Lessons to Brazil – Thinking like a Nation

I don´t know if this is common in other Latin American countries, but I know it´s the same in Argentina. I don´t know if it´s related to being from a generation of immigrants and never truly acquiring that feeling of belonging to a country or a part of a nation (that the USA managed to do), but Brazilians (and Argentinians) don´t think like/as a nation.

Let me illustrate with some very common examples of things I have seen in BOTH Brazil and Argentina:

1.When someone puts a foot on the street to cross (even if it´s a pedestrian crossing) most cars accelerate instead of slowing down.

2. When someone is crossing the street at the crossing and the traffic light turns green when he/she is mid-way, the drivers press the accelerator (without actually accelerating if he/she is lucky) to frighten or hasten the pedestrian.

3. When someone eats something that leaves a wrapper they just it on the floor. There is no where-is-the-damn-rubbish-can reflex. They just open their hands and let it drop. A fine example is New Years in Rio, where people that went to the beach to watch the fireworks display left amazing amounts of rubbish without even bothering to put it in bags or SOMETHING, and the nappies I have found buried in the sand on beaches in Bahia.

4. The pavement is the responsibility of the property owner. This means that if you fall in a hole in the street, the person who owns the shop or house that is facing that pavement is responsible. This means that pavements look like patchwork quilts, some good, some slippery and life threatening and some outright worse. On the other hand, the worse pavements belong to the town hall, who people pay tax to to keep the city in walking order.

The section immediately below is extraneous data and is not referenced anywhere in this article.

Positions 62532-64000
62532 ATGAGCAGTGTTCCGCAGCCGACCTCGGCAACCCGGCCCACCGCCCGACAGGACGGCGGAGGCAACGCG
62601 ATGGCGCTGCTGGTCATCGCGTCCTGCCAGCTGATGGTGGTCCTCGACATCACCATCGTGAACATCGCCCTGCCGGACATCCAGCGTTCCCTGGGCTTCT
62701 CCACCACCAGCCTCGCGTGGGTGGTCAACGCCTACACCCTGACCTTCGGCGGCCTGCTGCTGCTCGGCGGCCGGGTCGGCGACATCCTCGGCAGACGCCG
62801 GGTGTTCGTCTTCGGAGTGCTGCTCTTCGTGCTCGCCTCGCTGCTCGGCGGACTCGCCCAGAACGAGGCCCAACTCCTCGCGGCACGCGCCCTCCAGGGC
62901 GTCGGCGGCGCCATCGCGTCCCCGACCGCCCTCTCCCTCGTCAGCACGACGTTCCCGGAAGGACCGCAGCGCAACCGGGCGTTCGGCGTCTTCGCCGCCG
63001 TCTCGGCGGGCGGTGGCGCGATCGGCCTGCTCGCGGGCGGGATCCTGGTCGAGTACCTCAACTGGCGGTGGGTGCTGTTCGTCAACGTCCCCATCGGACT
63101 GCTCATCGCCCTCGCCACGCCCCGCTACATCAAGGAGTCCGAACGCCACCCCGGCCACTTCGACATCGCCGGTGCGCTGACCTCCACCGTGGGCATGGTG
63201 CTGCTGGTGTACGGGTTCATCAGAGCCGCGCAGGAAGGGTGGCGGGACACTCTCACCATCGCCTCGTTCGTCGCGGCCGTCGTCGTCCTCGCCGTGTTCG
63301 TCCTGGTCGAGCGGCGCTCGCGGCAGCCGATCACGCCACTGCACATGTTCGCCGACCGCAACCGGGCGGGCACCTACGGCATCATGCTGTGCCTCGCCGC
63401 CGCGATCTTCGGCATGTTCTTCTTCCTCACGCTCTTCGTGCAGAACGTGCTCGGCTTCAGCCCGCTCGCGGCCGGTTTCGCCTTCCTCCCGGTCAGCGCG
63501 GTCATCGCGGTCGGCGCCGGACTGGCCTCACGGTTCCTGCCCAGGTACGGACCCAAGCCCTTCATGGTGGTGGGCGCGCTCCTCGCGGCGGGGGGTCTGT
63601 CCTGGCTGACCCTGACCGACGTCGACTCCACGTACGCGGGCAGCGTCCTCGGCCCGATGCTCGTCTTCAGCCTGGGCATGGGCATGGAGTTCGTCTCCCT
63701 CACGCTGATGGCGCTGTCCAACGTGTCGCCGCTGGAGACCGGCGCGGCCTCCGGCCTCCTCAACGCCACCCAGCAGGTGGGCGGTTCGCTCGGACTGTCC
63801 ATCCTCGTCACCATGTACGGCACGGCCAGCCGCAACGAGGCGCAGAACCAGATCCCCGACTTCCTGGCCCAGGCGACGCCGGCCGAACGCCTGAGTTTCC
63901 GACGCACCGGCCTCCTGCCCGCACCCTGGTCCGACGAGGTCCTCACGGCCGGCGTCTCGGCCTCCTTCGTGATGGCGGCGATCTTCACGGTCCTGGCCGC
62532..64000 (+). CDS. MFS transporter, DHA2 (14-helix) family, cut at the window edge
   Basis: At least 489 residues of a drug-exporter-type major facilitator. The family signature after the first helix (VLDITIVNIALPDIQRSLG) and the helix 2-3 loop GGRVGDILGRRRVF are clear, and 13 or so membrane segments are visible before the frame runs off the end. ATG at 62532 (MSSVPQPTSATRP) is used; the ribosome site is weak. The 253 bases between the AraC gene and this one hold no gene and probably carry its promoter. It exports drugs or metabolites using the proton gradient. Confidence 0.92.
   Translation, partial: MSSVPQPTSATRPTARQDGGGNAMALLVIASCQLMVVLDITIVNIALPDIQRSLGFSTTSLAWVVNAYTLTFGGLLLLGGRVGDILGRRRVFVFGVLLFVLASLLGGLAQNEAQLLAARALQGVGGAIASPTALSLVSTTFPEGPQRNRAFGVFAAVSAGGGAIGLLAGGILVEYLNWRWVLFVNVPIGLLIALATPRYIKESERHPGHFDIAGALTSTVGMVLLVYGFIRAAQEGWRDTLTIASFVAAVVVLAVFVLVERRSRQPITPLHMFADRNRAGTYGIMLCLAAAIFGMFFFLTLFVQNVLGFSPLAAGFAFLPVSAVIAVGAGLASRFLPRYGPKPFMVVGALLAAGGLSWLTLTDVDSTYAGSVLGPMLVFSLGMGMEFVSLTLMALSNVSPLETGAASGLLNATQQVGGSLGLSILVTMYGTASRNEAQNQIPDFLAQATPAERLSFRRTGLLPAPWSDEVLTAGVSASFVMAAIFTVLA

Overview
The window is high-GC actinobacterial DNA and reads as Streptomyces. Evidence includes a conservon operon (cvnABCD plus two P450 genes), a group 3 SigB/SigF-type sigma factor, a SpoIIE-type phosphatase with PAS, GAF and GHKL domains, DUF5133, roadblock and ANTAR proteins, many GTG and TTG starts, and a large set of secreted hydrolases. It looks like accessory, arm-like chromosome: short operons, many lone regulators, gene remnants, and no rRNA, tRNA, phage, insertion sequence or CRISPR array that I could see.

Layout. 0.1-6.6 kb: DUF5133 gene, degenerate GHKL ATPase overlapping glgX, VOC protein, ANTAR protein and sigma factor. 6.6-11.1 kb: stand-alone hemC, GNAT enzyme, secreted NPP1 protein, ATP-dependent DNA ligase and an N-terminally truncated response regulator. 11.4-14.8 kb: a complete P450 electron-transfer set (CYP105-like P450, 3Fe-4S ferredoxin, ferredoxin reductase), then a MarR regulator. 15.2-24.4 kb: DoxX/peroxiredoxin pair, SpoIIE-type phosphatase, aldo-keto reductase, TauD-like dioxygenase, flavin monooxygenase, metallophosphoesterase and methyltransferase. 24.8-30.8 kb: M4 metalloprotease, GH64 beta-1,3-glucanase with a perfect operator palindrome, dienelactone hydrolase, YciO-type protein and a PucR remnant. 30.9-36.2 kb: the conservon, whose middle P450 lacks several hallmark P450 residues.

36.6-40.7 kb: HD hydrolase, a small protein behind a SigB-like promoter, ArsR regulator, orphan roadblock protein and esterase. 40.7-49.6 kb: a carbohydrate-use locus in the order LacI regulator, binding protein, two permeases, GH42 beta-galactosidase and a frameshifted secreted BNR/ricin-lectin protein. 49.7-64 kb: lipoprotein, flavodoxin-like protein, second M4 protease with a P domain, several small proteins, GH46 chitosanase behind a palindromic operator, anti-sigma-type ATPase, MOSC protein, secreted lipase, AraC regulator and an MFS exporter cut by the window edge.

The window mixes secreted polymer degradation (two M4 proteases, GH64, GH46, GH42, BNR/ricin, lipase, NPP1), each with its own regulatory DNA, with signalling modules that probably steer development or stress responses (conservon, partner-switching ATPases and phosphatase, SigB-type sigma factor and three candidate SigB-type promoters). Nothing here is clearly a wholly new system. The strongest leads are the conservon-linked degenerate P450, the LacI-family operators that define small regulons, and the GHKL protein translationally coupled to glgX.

5. The government lowers taxes and sticks their hands in people´s saving accounts to compensate the losses from tax.This give and take is constant, omnipresent in supposed “improvements”. Councillors are mostly unaware of their job description and rarely make any changes, but they are thousands of them and they get better salaries than a good teacher.

6. Most traffic accidents (Brazil is a record-breaker in that area) are caused by negligence and drunk driving. That means that they are not actually accidents but are treated as such (things are gradually changing because social security is tired of paying for the bill).

7. When (some/most) women use public toilets they don´t flush the toilet and sometimes wee all over the seat! (Yes, women can be nastier than men).

8. Private schools illegally charge enrolment fees (equal to one monthly fee plus the monthly fee so it´s two payments in January) EVERY YEAR even if your kid has been in the school for years and will remain there. In public schools, they just ask you if your child will continue next year, which is the only thing private schools should do.


And that´s where thinking like a nation comes in. How can you eliminate corruption and bad administration if most people would do the same in their position? How do you get people to drive properly if they are always trying to get ahead, go quicker, be “smarter” than everyone else and get almost psychotic when they are behind a wheel? It all boils down to thinking as a whole, as a nation, rather than seeking only personal gain over everything you do.How are politicians expected to punish drunk drivers when so many of them have been caught in exactly the same situation?How are people expected to respect a disabled person´s parking space if these same politicians use it too, and too many non-disabled civilians, too. What right do you have to complain if you would probably do the same? The bottom line is, no one is worse than the other. It´s collective disrespect.

Thinking like a nation is picking up behind you for the next person. It´s that built-in reflex that people of more developed countries have of looking for that trash can and holding onto their trash until they find it. It´s that basic consideration and understanding that you are not alone, that the roads belong to everyone, that we are all pedestrians sometimes and we are all drivers. That if you complain you have to follow the rules also, and that effectively complaining is good for everyone. That our kids could be in that knot of a car that idiot crashed into because he was tapping an SMS and his car was basically driver-less, that we could be the victims or the idiot.

That sense of civility, of basic collective awareness and respect is desperately lacking in both countries and my question is, where do you learn that?



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